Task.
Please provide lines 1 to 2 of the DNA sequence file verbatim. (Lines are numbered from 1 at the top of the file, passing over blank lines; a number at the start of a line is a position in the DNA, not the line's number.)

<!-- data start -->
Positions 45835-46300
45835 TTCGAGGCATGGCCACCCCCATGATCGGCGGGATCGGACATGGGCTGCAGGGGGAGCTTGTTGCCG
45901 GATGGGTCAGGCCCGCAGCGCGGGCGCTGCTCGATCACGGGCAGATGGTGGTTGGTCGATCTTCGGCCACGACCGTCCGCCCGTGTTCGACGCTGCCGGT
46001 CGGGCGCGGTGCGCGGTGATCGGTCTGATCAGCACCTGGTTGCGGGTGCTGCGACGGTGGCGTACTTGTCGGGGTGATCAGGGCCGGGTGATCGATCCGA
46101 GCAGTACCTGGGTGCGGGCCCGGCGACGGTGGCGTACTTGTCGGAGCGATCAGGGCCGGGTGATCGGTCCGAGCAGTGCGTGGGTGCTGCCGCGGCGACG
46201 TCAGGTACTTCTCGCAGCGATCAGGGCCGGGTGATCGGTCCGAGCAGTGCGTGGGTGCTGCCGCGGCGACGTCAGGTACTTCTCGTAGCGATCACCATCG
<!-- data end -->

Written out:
Positions 45835-46300
45835 TTCGAGGCATGGCCACCCCCATGATCGGCGGGATCGGACATGGGCTGCAGGGGGAGCTTGTTGCCG